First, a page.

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Local rights group gets international hearing

Local human rights group Rights Bahamas yesterday announced that there will be a hearing before the Inter-American Commission on Human Rights (IACHR) on the treatment of migrants in The Bahamas.

The request for the hearing was filed by Rights Bahamas in conjunction with Robert F. Kennedy Human Rights, which is headquartered in Washington, DC.

The hearing is set to take place in Kingston, Jamaica, on May 10 as part of the 172nd Ordinary Period of Sessions of the IACHR, which is an independent organ of the Organization of American States (OAS).

Rights Bahamas said the hearing is “in light of the many reports of human rights abuses, illegal detention and deportation exercises, the implementation of racist and xenophobic policies, the targeting of persons of Haitian descent born in The Bahamas, denial of the right to school to children of migrants and the ongoing inhumane and unsanitary conditions at the Carmichael Road Detention Centre”.

It added, “The IACHR was told of the Minnis administration’s shantytown demolition policy, over which the Supreme Court has issued an injunction preventing further homes from being destroyed in New Providence.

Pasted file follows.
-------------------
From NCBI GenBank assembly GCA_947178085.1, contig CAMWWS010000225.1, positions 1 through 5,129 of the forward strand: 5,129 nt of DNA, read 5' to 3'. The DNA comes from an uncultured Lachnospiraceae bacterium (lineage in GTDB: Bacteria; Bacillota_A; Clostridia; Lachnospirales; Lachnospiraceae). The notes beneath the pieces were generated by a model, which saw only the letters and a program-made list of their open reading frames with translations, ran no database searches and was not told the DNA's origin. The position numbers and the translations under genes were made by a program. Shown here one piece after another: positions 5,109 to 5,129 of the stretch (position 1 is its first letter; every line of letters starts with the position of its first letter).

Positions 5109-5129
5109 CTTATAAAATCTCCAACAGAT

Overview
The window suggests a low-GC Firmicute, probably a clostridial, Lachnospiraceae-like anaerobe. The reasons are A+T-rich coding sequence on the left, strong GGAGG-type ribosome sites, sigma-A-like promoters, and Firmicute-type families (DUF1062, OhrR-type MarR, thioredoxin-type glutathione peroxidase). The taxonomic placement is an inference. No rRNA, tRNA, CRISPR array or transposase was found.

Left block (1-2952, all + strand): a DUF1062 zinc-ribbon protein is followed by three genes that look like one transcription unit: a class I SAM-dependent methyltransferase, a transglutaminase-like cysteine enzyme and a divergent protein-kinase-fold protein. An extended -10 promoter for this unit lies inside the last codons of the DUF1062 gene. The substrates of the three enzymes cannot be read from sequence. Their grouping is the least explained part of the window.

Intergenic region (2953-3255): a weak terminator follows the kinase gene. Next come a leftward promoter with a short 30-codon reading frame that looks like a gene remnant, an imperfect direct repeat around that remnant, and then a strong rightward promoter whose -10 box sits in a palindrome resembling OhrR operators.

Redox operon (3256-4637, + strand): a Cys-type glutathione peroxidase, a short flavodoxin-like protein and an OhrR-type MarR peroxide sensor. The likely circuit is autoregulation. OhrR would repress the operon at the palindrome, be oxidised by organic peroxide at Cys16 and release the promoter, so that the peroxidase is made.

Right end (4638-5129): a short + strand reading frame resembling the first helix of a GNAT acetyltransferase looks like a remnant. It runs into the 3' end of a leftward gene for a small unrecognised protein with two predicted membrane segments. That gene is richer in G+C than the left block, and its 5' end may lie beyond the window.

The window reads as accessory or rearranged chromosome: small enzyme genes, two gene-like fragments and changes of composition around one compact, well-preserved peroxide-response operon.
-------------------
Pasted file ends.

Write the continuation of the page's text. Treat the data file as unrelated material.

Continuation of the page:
“The application noted that despite the injunction, the government persists in its efforts to demolish shanty towns on the Family Islands and Abaco.”

The government last year gave residents of most shantytowns on New Providence until August 10 to leave before demolition was set to begin.

However, in August, Supreme Court Justice Cheryl Grant-Thompson granted an injunction blocking the demolition of shantytown structures in New Providence.

There remains a deadline of July 31, 2019 for the eradication of shantytowns in Abaco.

Rights Bahamas also raised concern over last week’s immigration raids, and questioned whether they were an “act of defiance” by the government in response to news of the hearing.

The organization said that in its application to the IACHR, it detailed the “general anti-migrant sentiment, the harassment and discrimination that migrants and their descendants experience on an everyday basis”.

It also made mention of practices of “profiling people based on appearance, name, accent, etc. and the illegal practice of demanding that individuals produce papers confirming their status”.

Rights Bahamas said it will be sending a full delegation to Kingston to testify at the hearing, and noted that the government was also invited to respond to the allegations.

“The Minnis administration is reminded that the world will be watching as the hearings are broadcast live around the globe,” it said.

“It is our hope this hearing will mark the beginning of a process leading to the adoption of a more enlightened, humane and lawful immigration policy in the future.”

Rachel Knowles

Staff Reporter at The Nassau Guardian
Rachel joined The Nassau Guardian in January 2019. Rachel covers national issues.
Education: Virginia in Charlottesville, BA in Foreign Affairs and Spanish

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